Sermon for the fifth Sunday after Pentecost
“There is no longer Jew or Greek, there is no longer slave or free, there is no longer male and female; for all of you are one in Christ Jesus.” This has got to be Paul’s clearest, bluntest statement as to just how different things are to be once you “belong to Christ”, as he puts it. This is a whole new reality—a new world, in fact—“for in Christ Jesus you are all children of God through faith.” If you’ve been here on one of the past two Sundays, you’ll know that the lectionary has had us chipping our way through Paul’s letter to the Galatians; a letter in which the driving question is that of the full inclusion and equality of Gentiles in the Jesus movement. Against those who have insisted that the Christian movement is also, by definition, a Jewish movement, Paul wields that little word “all.” “In Christ Jesus you are all children of God through faith;” “All of you are one in Christ Jesus.”
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In a very real sense that same little word is wielded against the Roman Empire, for to be a member of this movement is to declare that Jesus is Lord; Jesus, not Caesar. It is God’s Kingdom that is to shape your lives, not the Roman Empire with its rigid dividing lines, power structures and hierarchies of privilege. “There is no longer Jew or Greek, there is no longer slave or free, there is no longer male and female; for all of you are one in Christ Jesus.”
Notice, though, that this is not some early version of the Universal Declaration of Human Rights, the Canadian Charter of Rights and Freedoms, or the American Declaration of Independence. Paul’s starting point is decidedly different from those documents, his proclamation born of a very different starting point. In their book In Search of Paul, John Dominic Crossan and Jonathan L. Reed imagine having a conversation with Paul regarding the famous assertions of the Declaration of Independence “that all men are created equal, that they are endowed by their Creator with certain unalienable Rights, that among these are Life, Liberty and the Pursuit of Happiness.”
“Do you think, Paul,” they ask, “that all men are created equal and endowed by their Creator with certain inalienable rights?” “I am not speaking about all men,” Paul might reply, “but about all Christians.” You see, here Crossan and Reed are flagging the fact that Paul is writing explicitly to—and about—those who have been “baptized into Christ and [so] have clothed [them]selves with Christ.” And then they continue their imagined conversation: “But do you think, Paul, that all people should be Christians?” to which Paul replies, “Yes, of course. Then do you think, Paul, that it is God’s will for all people to be equal with one another? Well, let me think about that one for a while,” they imagine Paul replying. “ Let me think about that one for a while and, in the meantime, you think about equality in Christ.”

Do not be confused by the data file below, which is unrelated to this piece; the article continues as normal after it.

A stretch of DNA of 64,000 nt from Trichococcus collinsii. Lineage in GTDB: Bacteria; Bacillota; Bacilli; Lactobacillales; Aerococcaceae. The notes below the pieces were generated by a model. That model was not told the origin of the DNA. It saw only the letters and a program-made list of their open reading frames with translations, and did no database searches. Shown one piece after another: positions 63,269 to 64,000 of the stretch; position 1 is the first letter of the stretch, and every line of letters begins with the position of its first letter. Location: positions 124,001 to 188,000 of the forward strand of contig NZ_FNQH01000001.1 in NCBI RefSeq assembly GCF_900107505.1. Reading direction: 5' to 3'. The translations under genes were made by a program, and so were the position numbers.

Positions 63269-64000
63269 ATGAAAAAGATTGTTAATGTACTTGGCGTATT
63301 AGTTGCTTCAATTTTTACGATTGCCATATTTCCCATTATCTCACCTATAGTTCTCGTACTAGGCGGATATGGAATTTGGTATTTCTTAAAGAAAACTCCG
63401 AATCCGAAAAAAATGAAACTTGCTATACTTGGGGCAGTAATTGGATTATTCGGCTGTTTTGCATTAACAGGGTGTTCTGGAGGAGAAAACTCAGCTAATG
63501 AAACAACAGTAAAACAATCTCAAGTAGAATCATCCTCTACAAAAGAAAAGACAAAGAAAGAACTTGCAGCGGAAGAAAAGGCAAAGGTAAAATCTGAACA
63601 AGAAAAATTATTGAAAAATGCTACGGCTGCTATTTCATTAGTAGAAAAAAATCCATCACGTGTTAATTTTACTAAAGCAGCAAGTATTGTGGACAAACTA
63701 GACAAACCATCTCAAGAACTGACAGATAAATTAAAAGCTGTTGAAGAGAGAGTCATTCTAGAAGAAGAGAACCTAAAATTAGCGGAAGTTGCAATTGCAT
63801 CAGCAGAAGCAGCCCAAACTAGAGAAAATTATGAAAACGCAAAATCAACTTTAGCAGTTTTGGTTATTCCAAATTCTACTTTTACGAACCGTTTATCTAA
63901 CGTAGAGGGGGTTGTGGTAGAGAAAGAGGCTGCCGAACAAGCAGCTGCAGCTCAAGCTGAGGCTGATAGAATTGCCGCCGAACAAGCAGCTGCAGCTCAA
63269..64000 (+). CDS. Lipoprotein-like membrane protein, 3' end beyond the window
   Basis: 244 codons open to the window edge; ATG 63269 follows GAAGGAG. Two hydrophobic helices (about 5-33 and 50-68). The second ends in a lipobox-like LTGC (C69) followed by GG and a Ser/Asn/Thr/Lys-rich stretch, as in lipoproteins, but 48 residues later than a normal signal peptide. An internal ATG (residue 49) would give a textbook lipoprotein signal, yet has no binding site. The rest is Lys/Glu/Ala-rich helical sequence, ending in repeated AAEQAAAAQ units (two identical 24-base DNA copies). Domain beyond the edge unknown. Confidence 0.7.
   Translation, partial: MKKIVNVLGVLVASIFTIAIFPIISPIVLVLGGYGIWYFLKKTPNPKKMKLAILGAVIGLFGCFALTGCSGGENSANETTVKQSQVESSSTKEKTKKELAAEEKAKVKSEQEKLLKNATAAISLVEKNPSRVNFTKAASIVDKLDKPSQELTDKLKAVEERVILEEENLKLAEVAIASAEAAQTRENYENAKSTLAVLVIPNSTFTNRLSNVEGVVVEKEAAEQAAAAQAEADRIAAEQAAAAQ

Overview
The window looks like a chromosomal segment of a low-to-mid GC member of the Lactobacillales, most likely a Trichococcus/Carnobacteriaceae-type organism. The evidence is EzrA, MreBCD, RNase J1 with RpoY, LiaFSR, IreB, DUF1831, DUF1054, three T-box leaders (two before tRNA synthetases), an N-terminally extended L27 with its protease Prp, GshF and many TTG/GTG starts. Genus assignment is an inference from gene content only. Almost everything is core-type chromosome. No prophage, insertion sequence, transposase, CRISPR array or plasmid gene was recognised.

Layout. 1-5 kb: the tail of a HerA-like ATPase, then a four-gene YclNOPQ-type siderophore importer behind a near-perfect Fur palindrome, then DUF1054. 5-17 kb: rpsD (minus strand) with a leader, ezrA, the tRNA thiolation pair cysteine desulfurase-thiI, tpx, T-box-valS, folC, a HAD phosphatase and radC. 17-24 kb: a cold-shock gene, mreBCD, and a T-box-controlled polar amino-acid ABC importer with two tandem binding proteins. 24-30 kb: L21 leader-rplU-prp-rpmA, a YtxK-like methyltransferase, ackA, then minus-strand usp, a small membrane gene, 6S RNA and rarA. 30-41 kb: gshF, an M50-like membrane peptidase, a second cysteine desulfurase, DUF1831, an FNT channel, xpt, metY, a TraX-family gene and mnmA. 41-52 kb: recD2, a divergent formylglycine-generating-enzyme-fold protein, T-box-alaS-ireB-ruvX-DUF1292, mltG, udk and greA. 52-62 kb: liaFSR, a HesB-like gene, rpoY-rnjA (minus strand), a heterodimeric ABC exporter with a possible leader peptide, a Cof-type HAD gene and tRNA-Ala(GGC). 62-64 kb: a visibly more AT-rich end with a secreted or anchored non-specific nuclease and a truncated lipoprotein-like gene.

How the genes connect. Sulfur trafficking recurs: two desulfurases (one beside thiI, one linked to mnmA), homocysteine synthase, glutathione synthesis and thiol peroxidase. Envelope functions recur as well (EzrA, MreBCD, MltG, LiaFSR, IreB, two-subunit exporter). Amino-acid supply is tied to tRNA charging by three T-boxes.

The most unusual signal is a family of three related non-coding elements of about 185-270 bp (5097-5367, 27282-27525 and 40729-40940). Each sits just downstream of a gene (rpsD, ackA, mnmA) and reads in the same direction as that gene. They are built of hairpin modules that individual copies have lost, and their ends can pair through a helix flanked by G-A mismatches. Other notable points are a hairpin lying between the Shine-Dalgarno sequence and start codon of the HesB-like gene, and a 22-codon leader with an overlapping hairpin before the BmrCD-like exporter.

“In the meantime, you think about equality in Christ,” by which Crossan and Reed are suggesting that Paul might well have some critical words to speak to the church across the ages regarding how we have—or have not—embraced the radical claim he believes that Christ has placed on his church. Set aside all of those modern documents dealing with human rights, and think instead in terms of Paul’s proclamation that we are “one in Christ Jesus.” My New Testament professor at Trinity College, Toronto once suggested to us that while the church wrestled with the Jew/Gentile issue in the 1st century, it wasn’t until the 19th century that it really dealt with the matter of slave and free. What’s more, he claimed, it took until the latter half of the 20th century to really address the issue of male and female. This was, after all, the 1980s, less than a decade from when the Anglican Church of Canada had begun to ordain women. There is some truth in what my professor said, though I’ve come to see it as being too neat; a kind of straight-line progressivism in which we had ever so slowly come to our enlightened senses. In reality, it has been anything but a straight-line.
Take that 1st century challenge of Jew and Gentile. Paul is writing this letter precisely because it had not been resolved, in spite of what the Council of Jerusalem had discerned some ten years before he’s writing to those Galatian churches. And yet some of these young communities continued to “other” the Gentiles, and then as the centuries rolled forward and the Christian movement became less and less a Jewish movement, Jews themselves began to be “othered” in a horrific way. Anti-Semitism cuts very deep in the history of the church; something that would have left Paul shaking his head in sorrow.